Have you ever looked on in envy as you are waiting to go up the ski lift? Looked at one or two lonely tracks down through the powder. These have probably been left by the “pisteurs” checking the piste over before the lift is cleared to open. In Morzine you can do this yourself. Each Wednesday throughout the season you can sign up to join a small group to accompany the Pisteur secouriste (ski patrol) for the “overture des pistes”. And what’s more it’s free! The only hard bit is getting our of bed early enough to meet at the lift at 8am!
Ouverture des pistes
Morzine Source Magazine arranged for a group of business owners and workers from Morzine to join in this excellent activity. So 15 of us met Michel from the Morzine team at the base of the Pleney lift. We were also met by fresh snow and good weather. What more could we ask for?
As promised we set off down our private freshly groomed piste. In fact in places the groomers (dameuse de neige) were still hard at work. This provided Michel with a good opportunity to warn us of the dangers of venturing out on the pistes when they are closed. These grooming machines often work attached to cables that are up to 1km long! If you don’t know what I am talking about I highly recommend watching this film that demonstrates their use. It’s a pertinent warning as some local ski tourers were seriously injured in this valley by one of these cables a few years ago.
We’ve had so much snow in the Portes du Soleil recently that they were having to dig out the chair lifts! Using the piste machine is certainly quicker than digging.
But what is a “Jalon”?
As we went down the piste Michel zig zagged from one side to the other re-positioning the piste markers, signs and fences that had been buried by the snow or moved out of the way for the grooming operations. He was particularly keen to ask that people read and follow the signage. It’s obvious really, however as we all know, when on holiday there are many that like to leave the rules at home.
We all managed to learn a new French word too, “jalon”, which in this context translates as “stake”, these are the sticks that mark the sides of the piste. As opposed to the larger metal piste signs that have the name of the piste marked on them and a number. These jalon have orange tips on the right hand side of the piste and just one colour on the left. This is useful to know in a whiteout.
This was also a good time to explain one of the basic emergency procedures when out skiing. If someone is injured on a piste and you need help, then note the number and name of the piste visible on a nearby piste marker. When this information is relayed to the ski patrol they’ll be able to find the incident without any problem. These markers start at #1, at the bottom piste, Here we are stood at #9, on piste “B” the rather uninspired name of the “home run” in Morzine.
By the time we reached the bottom of the run it was 8.45am and the lift was just opening for the public. Michel radioed through to his office that the piste “B” was now open. This is something that is done for each piste in the area. The time and the name of the Secouriste that checked the piste is noted on a central register. If there is a serious incident and the police are called upon to investigate, this information forms part of their evidence.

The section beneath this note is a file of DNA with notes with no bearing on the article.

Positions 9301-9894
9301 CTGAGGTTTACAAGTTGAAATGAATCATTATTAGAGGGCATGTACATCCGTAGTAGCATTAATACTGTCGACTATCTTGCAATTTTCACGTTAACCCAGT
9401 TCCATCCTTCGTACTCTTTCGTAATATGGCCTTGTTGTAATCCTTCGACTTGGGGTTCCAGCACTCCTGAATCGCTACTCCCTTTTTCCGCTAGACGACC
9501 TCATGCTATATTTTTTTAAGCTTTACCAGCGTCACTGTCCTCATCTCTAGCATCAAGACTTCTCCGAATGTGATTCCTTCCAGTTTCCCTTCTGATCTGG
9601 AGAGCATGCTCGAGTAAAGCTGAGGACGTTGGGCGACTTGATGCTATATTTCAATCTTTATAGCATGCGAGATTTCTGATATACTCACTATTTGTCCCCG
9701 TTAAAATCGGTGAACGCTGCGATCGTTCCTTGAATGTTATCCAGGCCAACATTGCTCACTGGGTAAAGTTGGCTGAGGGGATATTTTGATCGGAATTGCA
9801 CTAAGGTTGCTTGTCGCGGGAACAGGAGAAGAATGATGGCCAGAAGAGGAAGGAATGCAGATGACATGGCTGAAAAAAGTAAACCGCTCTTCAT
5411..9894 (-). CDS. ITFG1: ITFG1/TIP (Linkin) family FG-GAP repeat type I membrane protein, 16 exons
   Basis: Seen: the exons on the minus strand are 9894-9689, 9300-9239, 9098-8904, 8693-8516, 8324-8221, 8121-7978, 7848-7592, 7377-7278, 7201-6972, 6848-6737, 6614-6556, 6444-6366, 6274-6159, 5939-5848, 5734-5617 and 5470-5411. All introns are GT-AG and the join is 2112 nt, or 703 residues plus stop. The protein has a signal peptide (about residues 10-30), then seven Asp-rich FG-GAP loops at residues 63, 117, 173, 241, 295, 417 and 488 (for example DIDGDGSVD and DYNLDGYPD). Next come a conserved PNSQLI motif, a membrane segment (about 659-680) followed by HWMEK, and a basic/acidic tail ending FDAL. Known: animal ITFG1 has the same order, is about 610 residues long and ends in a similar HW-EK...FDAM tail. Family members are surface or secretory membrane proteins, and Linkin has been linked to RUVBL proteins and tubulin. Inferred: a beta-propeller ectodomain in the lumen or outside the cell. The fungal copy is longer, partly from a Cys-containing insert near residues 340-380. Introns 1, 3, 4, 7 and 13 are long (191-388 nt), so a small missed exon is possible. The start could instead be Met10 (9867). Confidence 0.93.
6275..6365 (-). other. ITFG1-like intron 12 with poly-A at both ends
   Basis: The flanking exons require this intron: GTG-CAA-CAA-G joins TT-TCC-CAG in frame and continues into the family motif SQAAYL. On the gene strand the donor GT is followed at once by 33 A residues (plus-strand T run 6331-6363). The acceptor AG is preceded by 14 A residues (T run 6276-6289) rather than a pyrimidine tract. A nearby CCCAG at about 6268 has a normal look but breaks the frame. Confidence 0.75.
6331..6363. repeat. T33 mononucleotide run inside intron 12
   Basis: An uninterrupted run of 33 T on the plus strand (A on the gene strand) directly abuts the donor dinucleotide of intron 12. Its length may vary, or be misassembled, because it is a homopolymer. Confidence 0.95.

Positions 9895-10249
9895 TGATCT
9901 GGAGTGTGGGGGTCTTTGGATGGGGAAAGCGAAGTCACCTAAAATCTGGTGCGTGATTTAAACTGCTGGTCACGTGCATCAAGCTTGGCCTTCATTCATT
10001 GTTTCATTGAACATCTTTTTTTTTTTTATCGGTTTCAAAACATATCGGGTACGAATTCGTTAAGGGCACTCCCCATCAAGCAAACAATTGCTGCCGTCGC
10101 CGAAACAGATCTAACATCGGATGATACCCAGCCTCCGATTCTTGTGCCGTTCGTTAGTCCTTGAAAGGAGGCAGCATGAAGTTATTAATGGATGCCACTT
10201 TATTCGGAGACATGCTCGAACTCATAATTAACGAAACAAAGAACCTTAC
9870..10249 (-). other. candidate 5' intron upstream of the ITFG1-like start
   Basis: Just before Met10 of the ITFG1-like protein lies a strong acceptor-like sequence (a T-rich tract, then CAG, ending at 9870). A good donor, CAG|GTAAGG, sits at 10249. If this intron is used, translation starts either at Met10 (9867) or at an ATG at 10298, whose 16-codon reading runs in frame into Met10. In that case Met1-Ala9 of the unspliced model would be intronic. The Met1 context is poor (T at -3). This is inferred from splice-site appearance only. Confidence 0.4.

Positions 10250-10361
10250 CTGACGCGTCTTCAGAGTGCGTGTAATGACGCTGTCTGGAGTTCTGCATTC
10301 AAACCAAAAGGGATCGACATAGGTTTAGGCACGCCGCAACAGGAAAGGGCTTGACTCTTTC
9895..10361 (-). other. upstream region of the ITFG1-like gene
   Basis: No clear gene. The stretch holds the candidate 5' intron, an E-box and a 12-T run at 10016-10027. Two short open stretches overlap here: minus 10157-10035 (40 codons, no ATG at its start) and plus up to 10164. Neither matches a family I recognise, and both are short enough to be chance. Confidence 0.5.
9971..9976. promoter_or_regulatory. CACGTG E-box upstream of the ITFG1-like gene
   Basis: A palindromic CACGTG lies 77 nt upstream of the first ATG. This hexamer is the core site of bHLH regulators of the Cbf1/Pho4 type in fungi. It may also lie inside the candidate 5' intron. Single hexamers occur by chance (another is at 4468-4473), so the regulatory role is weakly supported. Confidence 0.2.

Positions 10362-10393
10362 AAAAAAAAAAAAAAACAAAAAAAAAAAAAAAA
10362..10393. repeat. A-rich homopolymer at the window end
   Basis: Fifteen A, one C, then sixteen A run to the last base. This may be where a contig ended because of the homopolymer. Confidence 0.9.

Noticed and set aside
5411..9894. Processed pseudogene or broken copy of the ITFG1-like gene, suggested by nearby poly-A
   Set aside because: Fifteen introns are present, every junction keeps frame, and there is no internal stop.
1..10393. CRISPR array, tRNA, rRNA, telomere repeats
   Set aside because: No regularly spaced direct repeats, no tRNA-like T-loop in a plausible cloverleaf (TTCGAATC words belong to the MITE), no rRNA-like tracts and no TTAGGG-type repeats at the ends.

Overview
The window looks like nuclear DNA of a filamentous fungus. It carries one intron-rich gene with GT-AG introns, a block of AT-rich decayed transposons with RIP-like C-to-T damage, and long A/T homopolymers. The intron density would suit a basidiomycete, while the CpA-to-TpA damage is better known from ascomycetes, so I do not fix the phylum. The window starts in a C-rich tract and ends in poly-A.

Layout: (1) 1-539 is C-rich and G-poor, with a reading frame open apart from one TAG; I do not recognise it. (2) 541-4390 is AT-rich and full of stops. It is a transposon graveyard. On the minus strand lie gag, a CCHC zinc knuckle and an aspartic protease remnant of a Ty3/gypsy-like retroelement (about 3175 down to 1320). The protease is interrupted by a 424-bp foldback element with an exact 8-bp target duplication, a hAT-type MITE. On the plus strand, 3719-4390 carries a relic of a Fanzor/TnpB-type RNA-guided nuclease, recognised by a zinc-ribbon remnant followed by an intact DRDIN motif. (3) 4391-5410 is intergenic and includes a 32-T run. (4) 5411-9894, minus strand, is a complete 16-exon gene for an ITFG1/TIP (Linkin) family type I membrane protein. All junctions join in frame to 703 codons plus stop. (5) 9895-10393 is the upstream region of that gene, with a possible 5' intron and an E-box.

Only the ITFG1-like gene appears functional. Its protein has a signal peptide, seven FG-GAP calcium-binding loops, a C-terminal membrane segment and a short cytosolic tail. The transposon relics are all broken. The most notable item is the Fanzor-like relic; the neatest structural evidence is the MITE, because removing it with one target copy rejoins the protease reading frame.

Back at the top Michel checked that we were all happy to ski a black run. This is not obligatory, however in his words “it can’t be all work can it?” As far as we could tell, so far none of this could be counted as work 😜NB. see note below. Though he did follow this up with a reminder that when it is the school holidays and the pistes are icy, his job becomes very busy indeed. So off we went putting first tracks down one of Morzine’s superb tree-lined powder runs.
We went back up the lift for a 3rd time, by now it was 9.30am and the pistes were transformed by the crowds gathering for ski school. Michel invited us into his newly built First Aid post for a coffee to finish a very interesting and enjoyable few hours. If you would like to take part then you can find more information about this event on the Morzine-Avoriaz website in English or French.
The Pisteur secouristes in our area are having a hard time this season. Michel was very upbeat which was great. However in the last couple of weeks 4 have died in 3 separate incidents in France. 3 of them on our doorstep. I raised this question with another pisteur, and asked if this was just an unfortunate coincidence. He responded that thanks to the abundant snow falls in the last couple of weeks he had not seen any life outside of his work. 6am starts and getting home at 7pm after hard physical days. Combine that with a job that can involve having to work with explosives and ski in some very hazardous terrain and there might be a link. So keep this in mind next time you see the first tracks down the piste, or when you are held back from an area because of the risk of avalanche. These resort workers are literally putting their lives on the line to keep us all safe.
What an enlightening article. Always knew about the fist tracks but not the jalons or the hours worked by the pisteurs. Thank you
Thank you. A really interesting insight. I did not even think about having to dig the chair lifts. The information about the piste markers also very useful, same as a motorway I guess.
Glad to be of help. If fact the signage system is just like the motorways, the system follow an EU norm that covers the continent. https://en.wikipedia.org/wiki/Piste#Europe_POU